- CSU receives $12 million for water sustainability
- CSU Going All Hollywood This Year
- Johnson Foundation Provides $10 Million to Make Equine Hospital a Reality
- Moments & Memories
- Partners In Learning and Discovery: Semester at Sea and CSU
- Building Up
- Lori Peek Studies Superstorm Sandy After-Effects
- Education in the Information Age
- Engaging Students Where They Live
- Documenting Innovation
- A Rare Vintage
- Thinking Globally Comes Naturally to Double Alumnus
- She Was Mrs. CSU
- Dr. Ibrahim Al-Assaf Receives Honorary Doctorate
- Record-Breaking Fundraising Game Changer for CSU
- Leslie Jones Found Her Funny at CSU
- The Green Standard
- STUDENT SUCCESS: Rethinking How We Teach
- 2015 Best Teacher Award Winners
- Class Notes
- Reframing the Conversation Around Interpersonal Violence
It’s challenging to create a documentary video about innovation. I mean, you can’t simply sit a lot of people in front of a camera and call it good: Where’s the “innovation” in that?
In fact, it is pretty hard to describe what creates innovation – but that’s what we have been trying to do, and by the time you read this, you might have even seen our handiwork: “How a Place Matters” on Rocky Mountain PBS.
Videographer Joe Vasos and I took on this project in January, after the Smithsonian Institution named Fort Collins and Colorado State University one of six communities of innovation throughout U.S. history. The exhibit, Places of Invention, opened July 1 and will occupy the Lemelson Hall in the National Museum of American History until at least 2020.
Fort Collins and CSU were selected particularly for their national and global leadership in clean energy research. Pretty impressive, right? In this exhibit our fair city and university represent the future of innovation – there’s the word again – following behind such technological and cultural game-changers as Silicon Valley in the 1960s and Hollywood in the 1930s.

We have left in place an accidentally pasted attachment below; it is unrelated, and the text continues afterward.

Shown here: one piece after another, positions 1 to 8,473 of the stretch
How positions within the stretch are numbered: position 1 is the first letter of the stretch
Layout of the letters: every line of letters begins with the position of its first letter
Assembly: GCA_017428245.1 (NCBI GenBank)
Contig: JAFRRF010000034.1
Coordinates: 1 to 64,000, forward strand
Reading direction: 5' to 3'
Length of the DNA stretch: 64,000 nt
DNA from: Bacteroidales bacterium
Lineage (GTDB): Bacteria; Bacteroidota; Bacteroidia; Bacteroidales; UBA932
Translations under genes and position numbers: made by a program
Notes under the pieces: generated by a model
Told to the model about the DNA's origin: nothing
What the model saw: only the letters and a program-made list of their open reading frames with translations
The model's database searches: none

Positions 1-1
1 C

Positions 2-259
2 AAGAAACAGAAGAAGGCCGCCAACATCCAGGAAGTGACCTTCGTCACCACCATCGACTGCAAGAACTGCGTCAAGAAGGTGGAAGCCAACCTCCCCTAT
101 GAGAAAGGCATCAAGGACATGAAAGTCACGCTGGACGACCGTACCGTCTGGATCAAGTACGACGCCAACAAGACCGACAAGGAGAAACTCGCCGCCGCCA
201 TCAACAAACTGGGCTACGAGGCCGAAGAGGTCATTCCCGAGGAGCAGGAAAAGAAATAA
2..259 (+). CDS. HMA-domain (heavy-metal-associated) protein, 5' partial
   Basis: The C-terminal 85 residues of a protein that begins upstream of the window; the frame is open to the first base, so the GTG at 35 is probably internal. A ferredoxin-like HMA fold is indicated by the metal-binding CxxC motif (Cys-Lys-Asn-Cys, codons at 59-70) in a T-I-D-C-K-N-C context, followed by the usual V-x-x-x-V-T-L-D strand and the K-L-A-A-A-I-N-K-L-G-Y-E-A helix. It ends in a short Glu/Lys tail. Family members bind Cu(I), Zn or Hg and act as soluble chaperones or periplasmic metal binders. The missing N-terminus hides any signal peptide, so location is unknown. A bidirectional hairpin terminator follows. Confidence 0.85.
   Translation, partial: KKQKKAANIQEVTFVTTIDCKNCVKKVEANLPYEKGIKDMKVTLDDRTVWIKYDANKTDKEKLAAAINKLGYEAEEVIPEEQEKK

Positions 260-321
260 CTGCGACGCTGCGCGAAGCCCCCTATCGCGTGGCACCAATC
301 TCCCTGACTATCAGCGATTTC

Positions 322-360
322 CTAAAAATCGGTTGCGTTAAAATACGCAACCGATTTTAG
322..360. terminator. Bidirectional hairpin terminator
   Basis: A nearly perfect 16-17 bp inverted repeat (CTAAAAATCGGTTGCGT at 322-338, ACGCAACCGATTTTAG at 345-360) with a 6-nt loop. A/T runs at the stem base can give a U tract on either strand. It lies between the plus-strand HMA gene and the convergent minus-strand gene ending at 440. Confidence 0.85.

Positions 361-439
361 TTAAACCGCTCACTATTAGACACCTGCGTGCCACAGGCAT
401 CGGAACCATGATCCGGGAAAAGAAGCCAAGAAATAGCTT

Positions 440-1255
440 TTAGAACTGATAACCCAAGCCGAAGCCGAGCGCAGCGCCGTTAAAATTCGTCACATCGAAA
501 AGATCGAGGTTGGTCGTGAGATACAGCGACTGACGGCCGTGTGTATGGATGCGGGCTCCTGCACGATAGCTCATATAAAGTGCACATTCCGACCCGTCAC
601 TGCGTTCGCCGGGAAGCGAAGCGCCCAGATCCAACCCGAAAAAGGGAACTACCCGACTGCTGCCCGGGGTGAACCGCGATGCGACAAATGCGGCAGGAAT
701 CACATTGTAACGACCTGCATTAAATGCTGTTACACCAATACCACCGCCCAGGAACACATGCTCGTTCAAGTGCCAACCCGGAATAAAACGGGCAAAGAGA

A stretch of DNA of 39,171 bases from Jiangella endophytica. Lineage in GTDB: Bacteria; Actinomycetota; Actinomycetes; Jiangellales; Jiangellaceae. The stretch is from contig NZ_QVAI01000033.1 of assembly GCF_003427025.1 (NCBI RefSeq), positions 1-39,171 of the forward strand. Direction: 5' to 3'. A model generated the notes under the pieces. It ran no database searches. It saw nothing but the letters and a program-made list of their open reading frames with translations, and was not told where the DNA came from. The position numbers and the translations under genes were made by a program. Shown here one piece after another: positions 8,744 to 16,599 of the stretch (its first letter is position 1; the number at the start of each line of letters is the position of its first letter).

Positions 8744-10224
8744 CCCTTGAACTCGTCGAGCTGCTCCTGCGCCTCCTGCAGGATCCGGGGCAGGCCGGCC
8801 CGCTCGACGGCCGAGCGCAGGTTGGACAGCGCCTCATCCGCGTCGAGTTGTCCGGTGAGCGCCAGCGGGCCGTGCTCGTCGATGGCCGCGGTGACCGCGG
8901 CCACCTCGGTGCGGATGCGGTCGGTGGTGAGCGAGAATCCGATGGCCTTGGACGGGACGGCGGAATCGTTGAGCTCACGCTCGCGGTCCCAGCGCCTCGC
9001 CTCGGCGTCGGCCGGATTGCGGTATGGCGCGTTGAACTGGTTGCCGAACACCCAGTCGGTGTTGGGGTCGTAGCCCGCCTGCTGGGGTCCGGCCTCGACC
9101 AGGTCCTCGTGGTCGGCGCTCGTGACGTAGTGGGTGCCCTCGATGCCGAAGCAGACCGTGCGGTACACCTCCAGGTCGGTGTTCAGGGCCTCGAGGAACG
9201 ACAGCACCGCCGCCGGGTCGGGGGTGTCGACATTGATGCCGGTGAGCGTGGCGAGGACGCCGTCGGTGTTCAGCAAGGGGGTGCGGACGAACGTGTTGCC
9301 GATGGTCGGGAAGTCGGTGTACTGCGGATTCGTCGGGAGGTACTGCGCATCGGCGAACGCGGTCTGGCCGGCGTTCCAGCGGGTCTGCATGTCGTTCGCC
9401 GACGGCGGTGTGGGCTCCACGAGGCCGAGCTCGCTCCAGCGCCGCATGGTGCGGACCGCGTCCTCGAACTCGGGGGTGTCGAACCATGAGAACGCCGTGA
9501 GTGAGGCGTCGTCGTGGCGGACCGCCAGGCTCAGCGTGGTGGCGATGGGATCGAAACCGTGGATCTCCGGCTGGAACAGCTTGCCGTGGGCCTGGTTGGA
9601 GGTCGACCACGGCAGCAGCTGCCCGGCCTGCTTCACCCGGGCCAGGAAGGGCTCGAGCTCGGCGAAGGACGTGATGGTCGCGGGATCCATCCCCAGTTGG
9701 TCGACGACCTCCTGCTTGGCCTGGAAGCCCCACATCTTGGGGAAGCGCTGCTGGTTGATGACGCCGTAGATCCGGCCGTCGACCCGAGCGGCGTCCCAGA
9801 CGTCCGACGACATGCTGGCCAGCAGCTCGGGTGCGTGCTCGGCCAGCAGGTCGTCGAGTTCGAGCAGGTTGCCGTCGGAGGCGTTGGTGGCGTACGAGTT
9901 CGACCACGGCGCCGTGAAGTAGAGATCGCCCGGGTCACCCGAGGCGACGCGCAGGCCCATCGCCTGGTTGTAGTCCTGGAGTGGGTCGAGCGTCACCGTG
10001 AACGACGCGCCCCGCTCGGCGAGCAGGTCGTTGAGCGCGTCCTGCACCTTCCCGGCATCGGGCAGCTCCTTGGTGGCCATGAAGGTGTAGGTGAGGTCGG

In tackling the documentary project, our premise was that the conditions that create the right synergy for an innovative community are not simple to build, but you know them when you see them in place – and we’ve got them here in the Fort. Our belief is that the open, adventurous, outdoorsy, scientific, artistic and friendly community here on campus and all over town has helped drive the innovative spirit that, in turn, has helped change the world of energy research. Long live the bikes, brews and bands that define our hometown!
So how did we express that spirit of innovation? We talked to people in and around Fort Collins – sometimes on trolleys, sometimes on rooftops, sometimes in tasting rooms, sometimes in loud engines labs, sometimes from the back of pickup trucks. We talked to experts on creative economies in places like Boston, Silicon Valley and the Research Triangle. After more than two dozen interviews, we came home with an even better appreciation of just how special our little pocket of innovation truly is, how much of our research is driven by a desire to make the world a better and, literally, brighter place by revolutionizing energy access for all, and understanding why we were included in the Smithsonian exhibit – and still a little geeked by the whole thing. Then we asked one of the hottest local bands, Post Paradise, not only to provide the soundtrack for the piece, but also to appear in the documentary.
One of our favorite lines from all these conversations about innovation is that “Here in Fort Collins, it’s not just what you are working on, but what you are dreaming of that matters.” We tried to catch that clean-energy lightning in a bottle to share, and hope you all enjoy the result.
How a Place Matters airs on Rocky Mountain PBS on Oct. 1 and Feb. 18, 2016, at 9 p.m. The video had its world premiere in conjunction with a concert by Post Paradise Sept. 17 at the University Center for the Arts.